The global pandemic and the US elections obviously dominated the news in 2020, but there were also a number of developments in the area of intellectual property law.
Here are some highlights:
As we discussed here, Moderna, a biotechnology company based in Cambridge, Massachusetts, that “is a pioneer in the development of messenger RNA (mRNA) vaccines and therapeutics” stated that it wouldn’t enforce its COVID-19-related patents against other companies making vaccines to fight the virus.
The Moderna two-dose vaccine has been found to be 94.1% effective in preventing COVID-19, according to the CDC.
The Moderna vaccine and other vaccines were developed and tested in record time, and millions of doses have already been administered all over the world.
To further expedite innovation, as we reported here, the United States Patent and Trademark Office (USPTO) recently launched the COVID-19 Response Resource Center to provide improved access to USPTO initiatives, programs, and other helpful intellectual property (IP)-related information regarding the COVID-19 outbreak.
As we discussed in this blog, when a patent is “standards essential” (with reference to a technical standard like WiFi) it needs to be licensed on fair, reasonable, and non-discriminatory (FRAND) terms.
The problem is, companies can disagree on what terms are FRAND -- and so can courts.
A court in one country can decide terms are “fair” for licenses not only in that country but all over the world.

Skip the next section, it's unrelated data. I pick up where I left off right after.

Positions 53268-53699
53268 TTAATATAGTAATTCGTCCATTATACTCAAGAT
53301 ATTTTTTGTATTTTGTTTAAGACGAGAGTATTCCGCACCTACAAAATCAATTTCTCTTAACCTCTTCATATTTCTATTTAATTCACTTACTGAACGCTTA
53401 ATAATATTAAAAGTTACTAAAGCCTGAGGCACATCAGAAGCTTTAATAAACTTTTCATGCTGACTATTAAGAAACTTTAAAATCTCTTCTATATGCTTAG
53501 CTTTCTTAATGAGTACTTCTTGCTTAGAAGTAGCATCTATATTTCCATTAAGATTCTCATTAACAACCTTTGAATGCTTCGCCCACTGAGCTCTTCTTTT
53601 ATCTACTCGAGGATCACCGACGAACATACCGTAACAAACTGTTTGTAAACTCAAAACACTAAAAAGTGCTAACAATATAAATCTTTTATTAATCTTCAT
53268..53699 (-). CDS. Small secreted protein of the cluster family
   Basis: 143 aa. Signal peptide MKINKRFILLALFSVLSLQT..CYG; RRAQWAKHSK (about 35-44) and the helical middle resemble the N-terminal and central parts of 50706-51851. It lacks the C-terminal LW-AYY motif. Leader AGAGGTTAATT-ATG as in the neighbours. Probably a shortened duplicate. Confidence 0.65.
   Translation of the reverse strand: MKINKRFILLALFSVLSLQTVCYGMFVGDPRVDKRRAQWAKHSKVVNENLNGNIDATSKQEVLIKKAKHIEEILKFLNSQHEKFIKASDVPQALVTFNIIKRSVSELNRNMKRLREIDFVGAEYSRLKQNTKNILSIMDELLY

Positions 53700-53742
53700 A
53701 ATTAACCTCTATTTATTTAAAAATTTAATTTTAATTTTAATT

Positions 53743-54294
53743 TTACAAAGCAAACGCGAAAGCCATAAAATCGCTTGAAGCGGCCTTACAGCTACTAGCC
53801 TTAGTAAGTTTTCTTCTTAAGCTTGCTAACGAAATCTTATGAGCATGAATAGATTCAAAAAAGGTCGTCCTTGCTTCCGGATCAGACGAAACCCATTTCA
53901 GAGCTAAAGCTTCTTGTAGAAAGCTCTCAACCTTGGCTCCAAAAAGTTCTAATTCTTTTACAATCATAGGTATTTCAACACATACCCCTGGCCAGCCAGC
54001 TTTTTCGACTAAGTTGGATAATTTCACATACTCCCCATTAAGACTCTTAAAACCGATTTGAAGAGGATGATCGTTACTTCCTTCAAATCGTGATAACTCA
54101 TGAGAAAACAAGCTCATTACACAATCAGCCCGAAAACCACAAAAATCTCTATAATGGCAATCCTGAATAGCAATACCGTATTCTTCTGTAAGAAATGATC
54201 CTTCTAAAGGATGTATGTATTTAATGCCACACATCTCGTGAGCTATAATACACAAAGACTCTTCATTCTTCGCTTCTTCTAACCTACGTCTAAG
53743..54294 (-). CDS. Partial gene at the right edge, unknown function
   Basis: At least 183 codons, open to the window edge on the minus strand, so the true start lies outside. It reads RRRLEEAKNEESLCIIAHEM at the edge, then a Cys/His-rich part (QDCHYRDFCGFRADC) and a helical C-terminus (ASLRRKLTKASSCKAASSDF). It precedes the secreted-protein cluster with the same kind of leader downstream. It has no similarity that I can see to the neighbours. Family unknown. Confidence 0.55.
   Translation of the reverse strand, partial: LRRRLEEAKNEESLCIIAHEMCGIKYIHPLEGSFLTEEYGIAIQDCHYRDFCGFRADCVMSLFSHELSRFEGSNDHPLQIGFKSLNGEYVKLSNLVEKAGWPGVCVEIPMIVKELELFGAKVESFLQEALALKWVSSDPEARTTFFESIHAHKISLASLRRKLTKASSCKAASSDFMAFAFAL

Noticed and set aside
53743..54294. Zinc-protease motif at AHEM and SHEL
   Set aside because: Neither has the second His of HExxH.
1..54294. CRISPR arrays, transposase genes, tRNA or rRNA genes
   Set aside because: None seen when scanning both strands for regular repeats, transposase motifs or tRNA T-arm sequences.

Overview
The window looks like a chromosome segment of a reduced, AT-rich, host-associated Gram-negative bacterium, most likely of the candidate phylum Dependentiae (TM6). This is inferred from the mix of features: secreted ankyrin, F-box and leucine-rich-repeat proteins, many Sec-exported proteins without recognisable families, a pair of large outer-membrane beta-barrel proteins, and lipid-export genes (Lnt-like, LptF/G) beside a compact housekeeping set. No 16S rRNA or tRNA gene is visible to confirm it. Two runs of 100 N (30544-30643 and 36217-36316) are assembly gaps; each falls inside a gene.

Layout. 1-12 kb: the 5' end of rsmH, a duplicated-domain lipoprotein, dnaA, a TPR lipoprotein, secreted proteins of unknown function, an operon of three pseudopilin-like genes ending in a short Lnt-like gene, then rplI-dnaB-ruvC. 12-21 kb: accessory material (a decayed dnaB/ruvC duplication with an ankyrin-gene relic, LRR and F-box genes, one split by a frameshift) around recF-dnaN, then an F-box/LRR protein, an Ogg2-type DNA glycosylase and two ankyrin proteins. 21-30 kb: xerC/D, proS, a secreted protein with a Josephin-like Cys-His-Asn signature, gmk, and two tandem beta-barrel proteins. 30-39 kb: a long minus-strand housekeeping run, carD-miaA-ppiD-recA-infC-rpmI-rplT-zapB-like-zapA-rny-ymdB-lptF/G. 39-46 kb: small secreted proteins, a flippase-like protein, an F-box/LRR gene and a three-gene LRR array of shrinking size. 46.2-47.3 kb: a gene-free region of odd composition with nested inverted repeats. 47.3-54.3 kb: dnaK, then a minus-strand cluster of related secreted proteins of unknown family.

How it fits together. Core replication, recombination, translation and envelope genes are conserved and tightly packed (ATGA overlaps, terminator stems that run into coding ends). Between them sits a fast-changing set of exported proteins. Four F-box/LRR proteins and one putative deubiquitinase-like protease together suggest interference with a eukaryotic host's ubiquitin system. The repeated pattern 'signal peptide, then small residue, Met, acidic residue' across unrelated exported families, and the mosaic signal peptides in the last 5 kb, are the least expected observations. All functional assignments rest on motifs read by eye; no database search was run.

As we discussed here, the Federal Circuit ruled that a clause in an employment agreement that requires an employee to assign to the employer any invention that the employee may “hereafter… conceive” “in any way connected to any subject matter within the existing or contemplated business of Company” is void under California law.
Since similar provisions appear in many employment agreements, this is an important case for both employers and employees and may cause employers to rethink the wording in their employee agreements.
In Arthrex, Inc. v. Smith & Nephew, Inc., Federal Circuit held that administrative law judges on the Patent Trial and Appeal Board (PTAB) are appointed in violation of the Appointments Clause of Article II of the US Constitution.
As we discussed here, The United State Supreme Court recently granted three petitions for certiorari that challenged the Federal Circuit’s ruling.
As we noted, if the Supreme Court decides that the PTAB judges were appointed unconstitutionally, then ALL those 10,000 decisions by the PTAB to date could be open to challenge – leading to chaos in the patent law system.
The Zoom video-conferencing platform has been one of the key technologies used during the pandemic.
The first US Supreme Court oral argument on Zoom was in the case of the Patent and Trademark Office v. Booking.com.
The Booking.com case was also important in that it clarified that a generic term (like “Booking”) combined with a top-level domain (like “.com”) can be protected as a trademark.
However, as we discussed here, information shared on Zoom isn’t private and confidential unless the participants make an effort to protect it.